Considering that landscape architecture, landscape planning, landscape reclamation, landscape management and landscape preservation are part of the same process [1, 2, 3], existing knowledge on the biophysical character of a landscape, and on the way this character restricts or favors the implantation and the development of human activities, is essential to achieve its sustainability. This idea is also valid to the cultural and esthetic characters, because history, previous land use, people’s culture, and landscape scenic and biological values, constitute essential factors for the acceptance of new landscapes by the population.

This idea explains how important it is to integrate all the landscape components, not only in planning and management activities, but in any kind of project concerned with the creation or change of the public space, because one may never forget that the main idea of any kind of project, must be “public space is for the public”, and that’s the reason why their needs, wishes and aspirations are one of the most important aspects in landscape architecture project and planning activities [12, 13, 14].

Anyway, landscape planning, design, management and/or redevelopment activities, provide constant new opportunities for those who have the desire and the ability to seize landscape, regardless of its nature [15, 16, 17, 18], for this reason landscape architecture is considered to be, a significant resource for achieving sustainable development contributing as well to improve life’s quality. In this regard, landscape design processes need to be thought in terms of sustainability and/or sustainable development, “terms that get used a lot these days, and which since their appearance have been faced as new development paradigms introduced in land-use matters, merging social, economic and environmental dimensions” [9], pushing regions and nations to work together in the establishment of new principles, frameworks and methodologies towards sustainable development.

The present book addresses the importance of the environmental, cultural, esthetic and economic contributions in landscape analysis, planning and design, while creating the common ground for enabling a broad understanding of the relationship established between landscapes, territories and human occupation along time. Consequently, aiming at the total understanding of landscape architecture domains, the envisioned book adopts a holistic vision of landscape, integrating its various components: the environmental, which includes both physical and biological parts of the ecosystems; the cultural, where both historical factors, genius loci, identity, sense of belonging, and the narrative qualities of the landscape are considered; the socio-economic, referring not only to the social factors and economic activities determining the human action permanently constructing and changing the landscape, but also the regulations and legal instruments which affect these activities, approaching the contributions that the each component has in landscape design, planning, management and/or redevelopment.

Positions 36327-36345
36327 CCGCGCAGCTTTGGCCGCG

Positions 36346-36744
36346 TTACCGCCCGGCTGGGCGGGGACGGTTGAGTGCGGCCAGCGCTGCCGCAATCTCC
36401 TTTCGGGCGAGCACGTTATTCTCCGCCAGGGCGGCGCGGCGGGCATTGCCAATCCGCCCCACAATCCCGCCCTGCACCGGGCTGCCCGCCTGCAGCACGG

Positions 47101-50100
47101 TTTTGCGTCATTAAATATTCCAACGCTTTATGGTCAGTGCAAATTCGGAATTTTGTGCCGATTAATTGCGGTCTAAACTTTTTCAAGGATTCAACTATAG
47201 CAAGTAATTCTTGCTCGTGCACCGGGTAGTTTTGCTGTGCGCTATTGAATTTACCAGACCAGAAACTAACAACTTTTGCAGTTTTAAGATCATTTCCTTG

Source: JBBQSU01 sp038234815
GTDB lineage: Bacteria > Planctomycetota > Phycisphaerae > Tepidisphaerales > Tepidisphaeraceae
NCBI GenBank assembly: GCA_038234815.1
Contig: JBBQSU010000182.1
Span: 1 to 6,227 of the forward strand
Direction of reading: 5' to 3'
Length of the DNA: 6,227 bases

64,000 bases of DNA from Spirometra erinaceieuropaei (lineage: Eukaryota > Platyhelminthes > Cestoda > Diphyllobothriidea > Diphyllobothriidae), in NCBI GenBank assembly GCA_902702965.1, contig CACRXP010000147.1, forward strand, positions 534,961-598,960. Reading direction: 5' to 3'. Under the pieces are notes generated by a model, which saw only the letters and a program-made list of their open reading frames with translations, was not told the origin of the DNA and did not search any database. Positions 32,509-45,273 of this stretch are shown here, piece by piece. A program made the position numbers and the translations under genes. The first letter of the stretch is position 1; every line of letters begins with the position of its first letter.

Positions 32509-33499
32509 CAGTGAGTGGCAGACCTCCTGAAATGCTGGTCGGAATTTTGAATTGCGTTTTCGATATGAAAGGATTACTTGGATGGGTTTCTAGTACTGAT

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  2. 2. Loures, L., Loures, A., Nunes, J. e Panagopoulos, T., 2015. Landscape Valuation of Environmental Amenities throughout the Application of Direct and Indirect Methods. Sustainability 7(1), 794-810.
  3. 3. Loures L. e Panagopoulos T., 2007. Sustainable reclamation of industrial areas in urban landscapes. Em: Kungolas, A, Brebbia, C. e Beriatos, E. (Eds.), Sustainable Development and Planning III, WIT Press, Southampton, pp. 791-800. ISBN:978-1-84564-102-3.
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  7. 7. Ferreira, V., Barreira, A., Loures, L., Antunes, D. & Panagopoulos, T., 2020. Stakeholders' Engagement on Nature-Based Solutions: A Systematic Literature Review. Sustainability, 12 (2), pp 640.
  8. 8. Kurowska-Pysz, J., Castanho, R. & Loures, L., 2018. Sustainable Planning of Cross-Border Cooperation: A Strategy for Alliances in Border Cities. Sustainability, 10 (5), pp 1-26.
  9. 9. Loures, L., 2019. Introductory chapter: land-use planning and land-use change as catalysts of sustainable development. IN: Loures, L. (Ed.), Land Use - Assessing the Past, Envisioning the Future. IntechOpen. ISBN: 978-1-78985-704-7.
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  12. 12. Loures, L. & Crawford, P., 2008. Democracy in progress: using public participation in post-industrial landscape (re)-development. WSEAS Transactions on Environment and Development, Vol. 4(9) 794-803.
  13. 13. Loures L, Santos R, Panagopoulos T., 2007. Urban parks and sustainable city planning—The case of Portimão, Portugal. WSEAS Transactions on Environment and Development. 2007;3(10):171-180
  14. 14. Meireles, F. & Loures, L., 2017. Public Participation Project-based Learning in Landscape Architecture. WSEAS Transactions on Environment and Development, Vol. 13:441-451. ISSN: 2224-3496.
  15. 15. Loures, L. & Panagopoulos, T., 2010. Reclamation of derelict industrial land in Portugal - greening is not enough. International Journal of Sustainable Development & Planning, Vol. 5(4) 343-350.
  16. 16. Ferreira V, Panagopoulos T, Andrade R, Guerrero C, Loures L., 2015. Spatial variability of soil properties and soil erodibility in the Alqueva dam watershed, Portugal. Solid Earth;7(301-327)
  17. 17. Loures L, Loures A, Nunes J, Panagopoulos T., 2015 Landscape valuation of environmental amenities throughout the application of direct and indirect methods. Sustainability. 7(1):794-810
  18. 18. Lu D, Burley J, Crawford P, Schutzki R, Loures L., 2011. Quantitative methods in environmental and visual quality mapping and assessment: A Muskegon, Michigan watershed case study with urban planning implications. In: Urban Planning. IntechOpen; pp. 127-142

Written By

Luís Loures

Submitted: March 23rd, 2021 Published: September 22nd, 2021